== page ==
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(On Tuesdays, Wednesdays and
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Phone 027 455 34 04
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Augenzentrum Vista Alpina AG and the services provided by Augenzentrum Vista Alpina are not legally or otherwise affiliated with Vista Klinik AG, Laser Vista AG, Vista Klinik Net AG or Vista Diagnostics AG.
“Seeing" is the most complex of the six senses. In order for the brain to be able to get a picture of the surroundings, the eye must convert light into nerve impulses, which are subsequently routed through the optic nerve.
Here, different parts of the eye have specific tasks. The primary ones being:
The part of the eye giving it colour is called the iris. It consists of muscles, allowing it to enlarge and contract the pupil. The pupil is the round black opening at the centre of the iris through which light rays enter the eye. The iris and pupil control how much light is allowed to enter the eye.
When it is very bright, the pupil contracts so we are not blinded. In the dark, it enlarges to allow as much light to enter as possible, so we can recognise our surroundings. The iris and the pupil are covered by a translucent layer: the cornea.
Along with our eyelids, eyelashes and the tear fluid, it particularly serves protecting the eyes from foreign objects and injuries.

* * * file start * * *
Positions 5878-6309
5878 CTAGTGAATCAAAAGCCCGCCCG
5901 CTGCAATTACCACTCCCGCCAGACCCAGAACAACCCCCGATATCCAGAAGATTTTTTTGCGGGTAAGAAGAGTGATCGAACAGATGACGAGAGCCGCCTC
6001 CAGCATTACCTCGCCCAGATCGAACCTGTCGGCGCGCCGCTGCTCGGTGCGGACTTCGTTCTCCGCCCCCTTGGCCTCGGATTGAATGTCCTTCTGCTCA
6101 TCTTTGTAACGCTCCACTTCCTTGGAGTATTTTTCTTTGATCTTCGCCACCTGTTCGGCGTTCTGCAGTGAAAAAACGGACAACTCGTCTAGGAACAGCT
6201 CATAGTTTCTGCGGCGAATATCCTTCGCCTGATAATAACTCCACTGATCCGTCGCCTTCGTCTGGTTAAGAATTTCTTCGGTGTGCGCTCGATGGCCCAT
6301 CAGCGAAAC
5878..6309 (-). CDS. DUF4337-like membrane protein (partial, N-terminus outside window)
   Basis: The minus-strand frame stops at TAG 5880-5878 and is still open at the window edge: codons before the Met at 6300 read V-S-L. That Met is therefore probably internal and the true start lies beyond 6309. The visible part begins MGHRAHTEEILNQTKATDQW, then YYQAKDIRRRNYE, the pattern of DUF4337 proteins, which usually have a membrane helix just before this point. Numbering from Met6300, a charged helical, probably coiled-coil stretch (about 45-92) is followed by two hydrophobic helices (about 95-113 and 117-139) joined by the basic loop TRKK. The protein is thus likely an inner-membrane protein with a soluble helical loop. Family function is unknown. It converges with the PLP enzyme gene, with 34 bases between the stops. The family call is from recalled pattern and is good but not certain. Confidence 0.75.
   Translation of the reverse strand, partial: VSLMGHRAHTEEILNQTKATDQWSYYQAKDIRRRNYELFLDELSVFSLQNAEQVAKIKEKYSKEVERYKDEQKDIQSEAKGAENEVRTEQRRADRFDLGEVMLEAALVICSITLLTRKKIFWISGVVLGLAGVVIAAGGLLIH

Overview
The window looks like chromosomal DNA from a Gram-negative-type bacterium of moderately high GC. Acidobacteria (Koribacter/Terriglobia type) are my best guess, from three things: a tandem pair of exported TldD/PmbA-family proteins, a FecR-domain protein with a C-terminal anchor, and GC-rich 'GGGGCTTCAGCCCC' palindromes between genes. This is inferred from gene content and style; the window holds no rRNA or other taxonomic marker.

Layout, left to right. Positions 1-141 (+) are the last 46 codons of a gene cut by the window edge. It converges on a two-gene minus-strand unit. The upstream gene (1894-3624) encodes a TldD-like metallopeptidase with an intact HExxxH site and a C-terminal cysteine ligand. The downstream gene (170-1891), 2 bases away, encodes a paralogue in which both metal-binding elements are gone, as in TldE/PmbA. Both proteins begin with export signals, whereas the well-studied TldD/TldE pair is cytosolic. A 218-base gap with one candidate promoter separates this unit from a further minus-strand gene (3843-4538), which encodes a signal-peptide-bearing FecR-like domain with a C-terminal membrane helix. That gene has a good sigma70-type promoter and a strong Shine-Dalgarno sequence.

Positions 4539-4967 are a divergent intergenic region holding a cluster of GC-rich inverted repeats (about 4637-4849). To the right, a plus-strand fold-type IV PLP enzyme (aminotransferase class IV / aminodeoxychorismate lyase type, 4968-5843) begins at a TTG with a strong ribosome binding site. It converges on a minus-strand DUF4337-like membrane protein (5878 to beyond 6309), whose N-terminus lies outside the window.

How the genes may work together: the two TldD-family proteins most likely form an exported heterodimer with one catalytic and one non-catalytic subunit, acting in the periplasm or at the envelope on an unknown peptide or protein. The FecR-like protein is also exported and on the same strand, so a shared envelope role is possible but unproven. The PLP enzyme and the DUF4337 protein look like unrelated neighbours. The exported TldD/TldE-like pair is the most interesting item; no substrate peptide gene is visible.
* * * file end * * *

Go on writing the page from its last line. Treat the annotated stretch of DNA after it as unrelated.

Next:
However, the cornea is also important for seeing: The light rays entering the eye must pass through it and are already broken here.
There is fluid between the cornea and the lens of the eye; the aqueous humour. It cleans the eye and supplies the cornea and lens with nutrients.
The inside of the eye
After light rays have passed through the pupil, they reach the lens. Here, the incoming light is bundled, similar to a camera. The lens is attached to fibres and muscles, which pull the lens, allowing it to change its shape.
In doing so, the eye can adjust to “near" or “far" - similar to a camera or binoculars. By the lens adjusting itself, it bundles the incoming light rays so they produce a sharp image on the retina. This process is called accommodation.
The back of the inner eye is lined with the retina. It has over 120 million sensory cells, which convert incoming light rays into nerve signals. The retina can be compared to the chip inside a camera, which records the image as many dots.
There are two types of sensory cells - rods and cones:
The rods allow for “light-dark vision" in twilight and at night.
The cones are responsible for sharp vision and seeing colour.
These two types of sensory cells are not equally spread across the retina. The cones are densest at the centre of the retina, the “yellow spot" (macula). This is the area, which allows the sharpest vision in bright light and which our attention focuses on.
The nerve signals from the sensory cells are then sent from the optic nerve to the brain, where they are assembled into a picture of the surroundings.